I’m using ProjectileIntervals to throw a ball from the current position of the camera. Later on, the balls need to collide with collision nodes that surround the surface of models.
I’ve setup all this, and when I run my game in my machine, that has a nVidia 7900 gs, I get around 400 fps, and the collisions work perfectly. When I test the same game in a slower machine (one with a nVidia 6600), where I get around 100 fps, or when I test the game in my same machine (the one with the 7900gs), but with vsync turned on (what causes me to get a maximum of 60 fps), the collisions sometimes don’t work.
When I say that collisions don’t work I mean something like the following scenario. Imagine that you have a sphere model, completely surrounded by collision nodes around its surface. If I throw a ball, in the case were the fps is 400, the collisions are correctly detected against the sphere’s collision nodes that are closest to the ball. When I test the same thing, but with the lower fps, collisions occur in nodes that are behind the ones where collisions actually should have been detected.
I’m guessing that it has to do with the fact that the balls are moving too fast, so when the framerate drops, collisions don’t get detected all the way through the projectile interval. I’ve read that this can be fixed, by giving an empty collision node to the ProjectileInterval constructor, so that internally the interval creates a collision parabola.
Yesterday I tested this, but I keep getting the same results as when not using the parabola.
What I can do to fix this?
Thanks for the link!
I’ve already read it, and I thought about using object.setFluidPos(newPos), but somewhere I saw that actually thats the default behavior used by ProjectileIntervals.
It seems that base.cTrav.setRespectPrevTransform(True), might work, but the caveat at the bottom of the page states that this will only work in situations where the “from” object is a collision sphere and the “into” object is a collision polygon. I’m using collisions spheres for both “from” and “into” objects.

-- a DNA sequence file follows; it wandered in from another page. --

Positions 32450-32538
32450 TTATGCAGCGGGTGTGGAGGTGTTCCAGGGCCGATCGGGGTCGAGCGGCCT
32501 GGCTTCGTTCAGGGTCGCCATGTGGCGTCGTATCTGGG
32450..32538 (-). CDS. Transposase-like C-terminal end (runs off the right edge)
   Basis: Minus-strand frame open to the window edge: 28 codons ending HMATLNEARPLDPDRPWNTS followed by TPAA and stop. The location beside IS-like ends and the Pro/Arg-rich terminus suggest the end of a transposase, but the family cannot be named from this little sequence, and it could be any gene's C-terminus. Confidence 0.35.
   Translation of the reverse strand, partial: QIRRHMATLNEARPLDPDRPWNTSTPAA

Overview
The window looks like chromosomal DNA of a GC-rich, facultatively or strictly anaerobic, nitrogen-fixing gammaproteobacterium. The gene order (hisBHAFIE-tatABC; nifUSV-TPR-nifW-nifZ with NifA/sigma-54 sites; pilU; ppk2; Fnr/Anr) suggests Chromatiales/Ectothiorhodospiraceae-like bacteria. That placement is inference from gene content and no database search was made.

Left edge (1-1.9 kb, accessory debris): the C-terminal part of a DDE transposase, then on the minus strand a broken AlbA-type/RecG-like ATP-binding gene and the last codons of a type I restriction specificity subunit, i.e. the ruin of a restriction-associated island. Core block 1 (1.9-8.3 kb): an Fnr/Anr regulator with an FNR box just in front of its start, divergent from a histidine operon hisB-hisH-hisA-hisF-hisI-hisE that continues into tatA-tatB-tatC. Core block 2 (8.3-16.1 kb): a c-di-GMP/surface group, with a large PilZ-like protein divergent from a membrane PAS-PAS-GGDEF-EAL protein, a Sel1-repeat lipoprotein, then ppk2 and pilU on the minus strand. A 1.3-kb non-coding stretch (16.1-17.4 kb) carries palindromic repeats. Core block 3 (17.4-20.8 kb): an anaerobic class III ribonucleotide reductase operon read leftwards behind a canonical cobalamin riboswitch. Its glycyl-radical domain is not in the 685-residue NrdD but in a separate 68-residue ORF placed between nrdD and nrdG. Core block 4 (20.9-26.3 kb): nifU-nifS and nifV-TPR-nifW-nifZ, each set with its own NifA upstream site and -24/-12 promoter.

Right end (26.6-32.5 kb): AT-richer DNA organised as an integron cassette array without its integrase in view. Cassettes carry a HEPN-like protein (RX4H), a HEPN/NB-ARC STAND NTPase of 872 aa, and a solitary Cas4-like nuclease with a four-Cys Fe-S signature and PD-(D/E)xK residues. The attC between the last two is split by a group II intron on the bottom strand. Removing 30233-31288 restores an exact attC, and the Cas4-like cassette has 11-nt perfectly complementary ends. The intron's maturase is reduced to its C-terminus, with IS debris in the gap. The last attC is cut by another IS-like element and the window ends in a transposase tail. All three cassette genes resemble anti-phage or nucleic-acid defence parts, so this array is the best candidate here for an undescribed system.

I guess I’ll have to start using collision polygons for my “into” objects. Is there any other solution? Shouldn’t the empty collNode given to the ProjectileInterval be enough? (Maybe I’m doing something wrong while setting it up).
The empty collNode given to ProjectileInterval should be enough. For the record, we added this solution specifically to solve the same problem in Pirates of the Caribbean Online, and it still works well for us.
Great! I’ll keep experimenting with it and I’ll post the code I’m using if I can’t make it work.
One question though. If I create an empty collision node and give it to my ProjectileInterval, internally a collision parabola will be created, right? But what about if in my collisions I want to consider the ball size (or in your case your cannonball size)?
I want that collisions be detected between the ball and one or more of the collision nodes attached to the surface of the model against which I’m checking, depending on the ball’s size. If the ball’s size is bigger, I want that my ball collides with more collision nodes at the same time, than if the ball’s size is very small.
How can I achieve this?
You might have to write your own variation on CollisionParabola to achieve this.
Failing that, you could simulate it by creating bigger (invisible) target geometry when you are using a bigger ball. It amounts to the same thing.
Alternatively what about that with every ball I throw, I create various ProjectileIntervals with their corresponding collNodes?
I mean, I would create a ProjectileInterval that starts at the center of the shot, and around it, a varying amount of ProjectileIntervals at different offsets, both depending on the ball’s size?
You could do that too. It would be a bit more expensive, though.